You probably have tendinitis. Majority of individuals who do sports or participate in fitness activities have an increased chance of experiencing tendinitis at some point in their life. The result—severe pain in the affected knee.
What Exactly Is Tendinitis?
Tendinitis occurs when the tendon gets inflamed. The tendon is an elastic band of tissue responsible for connecting your bones to your muscles. The muscles’ pull is sent to your bones by your tendons, allowing for smooth and flexible movement. But when you have inflamed tendons, the muscles’ pulling action will be impaired and lead to pain when moving. Your knee area contains a couple of huge tendons, and when they get inflamed, this is known as knee tendinitis.
Common Tendinitis Red Flags
Pain when moving the knee is the number one symptom of tendinitis, such that even a slight move could lead to severe pain. This pain worsens when climbing up and down the stairs, walking fast and running. Your knee will also be swollen. A top risk factor for developing tendinitis is overuse.
For example, when you repeatedly stretch your tendon by performing the same exercise over an extended period, like running in your favorite trail, there is an increased risk that your tendon could become inflamed and strained. It is for this reason that runners are prone to developing tendinitis. Left unaddressed, this could also develop into what orthopedic doctors and specialists in Provo call “runner’s knee,” which occurs due to sudden stress or overuse—like landing awkwardly or heavily—of the patellar tendon.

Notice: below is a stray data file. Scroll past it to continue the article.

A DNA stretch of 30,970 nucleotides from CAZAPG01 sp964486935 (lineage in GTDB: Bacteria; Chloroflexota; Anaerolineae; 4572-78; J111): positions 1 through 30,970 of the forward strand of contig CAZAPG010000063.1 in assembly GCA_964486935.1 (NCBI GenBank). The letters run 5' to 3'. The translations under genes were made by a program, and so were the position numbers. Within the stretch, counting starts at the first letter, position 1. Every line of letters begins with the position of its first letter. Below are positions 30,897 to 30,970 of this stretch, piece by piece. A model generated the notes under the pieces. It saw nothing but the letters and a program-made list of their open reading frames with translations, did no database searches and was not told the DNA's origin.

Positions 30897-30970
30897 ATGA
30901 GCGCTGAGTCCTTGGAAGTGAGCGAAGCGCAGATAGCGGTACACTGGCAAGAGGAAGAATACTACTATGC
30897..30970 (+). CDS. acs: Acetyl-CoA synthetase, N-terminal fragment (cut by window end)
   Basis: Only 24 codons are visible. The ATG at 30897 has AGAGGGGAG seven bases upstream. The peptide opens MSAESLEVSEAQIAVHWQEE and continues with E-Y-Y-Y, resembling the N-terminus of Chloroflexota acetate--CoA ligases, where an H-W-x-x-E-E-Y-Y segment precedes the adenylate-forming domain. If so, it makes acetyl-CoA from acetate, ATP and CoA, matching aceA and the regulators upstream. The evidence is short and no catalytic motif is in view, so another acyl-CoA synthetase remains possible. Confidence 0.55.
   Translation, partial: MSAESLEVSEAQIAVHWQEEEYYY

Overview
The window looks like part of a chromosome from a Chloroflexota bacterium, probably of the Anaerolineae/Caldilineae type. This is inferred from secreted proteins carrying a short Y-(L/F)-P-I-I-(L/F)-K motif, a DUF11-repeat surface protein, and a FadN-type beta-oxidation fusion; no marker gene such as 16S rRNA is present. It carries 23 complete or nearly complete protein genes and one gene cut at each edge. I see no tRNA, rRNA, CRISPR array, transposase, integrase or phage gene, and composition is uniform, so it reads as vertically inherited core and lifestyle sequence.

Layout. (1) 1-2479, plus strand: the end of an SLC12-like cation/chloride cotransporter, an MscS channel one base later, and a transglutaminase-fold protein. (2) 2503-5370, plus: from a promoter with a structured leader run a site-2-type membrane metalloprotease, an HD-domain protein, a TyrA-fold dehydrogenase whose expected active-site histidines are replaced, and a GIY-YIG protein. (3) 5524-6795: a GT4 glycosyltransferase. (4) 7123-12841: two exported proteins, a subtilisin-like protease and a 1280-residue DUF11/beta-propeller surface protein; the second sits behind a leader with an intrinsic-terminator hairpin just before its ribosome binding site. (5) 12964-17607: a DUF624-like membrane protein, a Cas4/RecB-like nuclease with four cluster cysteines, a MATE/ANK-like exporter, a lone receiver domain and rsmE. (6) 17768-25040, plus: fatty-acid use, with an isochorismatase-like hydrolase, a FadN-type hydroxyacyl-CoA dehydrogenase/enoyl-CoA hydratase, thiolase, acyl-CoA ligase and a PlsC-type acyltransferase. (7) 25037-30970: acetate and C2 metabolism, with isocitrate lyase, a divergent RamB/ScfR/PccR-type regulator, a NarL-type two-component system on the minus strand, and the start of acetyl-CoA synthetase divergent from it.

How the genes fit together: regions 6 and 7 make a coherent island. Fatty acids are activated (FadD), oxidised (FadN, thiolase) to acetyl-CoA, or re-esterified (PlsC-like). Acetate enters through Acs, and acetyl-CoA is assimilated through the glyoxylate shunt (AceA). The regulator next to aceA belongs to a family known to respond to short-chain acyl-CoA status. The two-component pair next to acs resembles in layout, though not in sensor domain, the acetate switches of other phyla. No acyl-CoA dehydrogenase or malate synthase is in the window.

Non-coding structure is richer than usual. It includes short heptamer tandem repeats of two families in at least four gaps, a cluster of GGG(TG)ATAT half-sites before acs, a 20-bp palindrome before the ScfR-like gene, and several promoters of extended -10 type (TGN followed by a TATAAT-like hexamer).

Another risk factor is being older or middle-aged because your tendons will naturally be more susceptible to strain and stress, as aging makes your tendons more brittle.
How to Treat Tendinitis
In most cases, you can treat tendinitis on your own. Follow these treatment recommendations to ease your pain:
- Rest it. Avoid activities that could further exacerbate your pain. The more you use your tendon, such as when jumping or running, the worse your symptoms and the longer your recovery will be.
- Ice it. Icing your affected knee for at least 15 minutes daily will help reduce inflammation and knee pain, and make healing faster.
- Elevate it. When laying down or resting back, elevate your affected knee by putting a pillow under it so that it will be placed above your heart to help reduce swelling and promote proper blood flow.
- Compress it. Wrap your knee in a bandage to aid in alleviating your pain and reducing swelling.
- Take OTC pain medications. Particularly non-steroidal anti-inflammatory drugs or NSAIDs like naproxen and ibuprofen to ease your pain and combat inflammation.
- Ease your way back into your typical physical activities. Once your tendinitis symptoms disappear, refrain from immediately going back to running or working out to avoid developing knee pain again.
Most importantly, recovery will take a lot of patience. But with proper treatment, you will begin to feel significant relief in approximately three weeks or so. Do note though that complete recovery could take about six weeks. So, take it easy and do not rush your healing. But if self-treatment does not work, have your knee checked out to determine if something else might be causing your knee pain.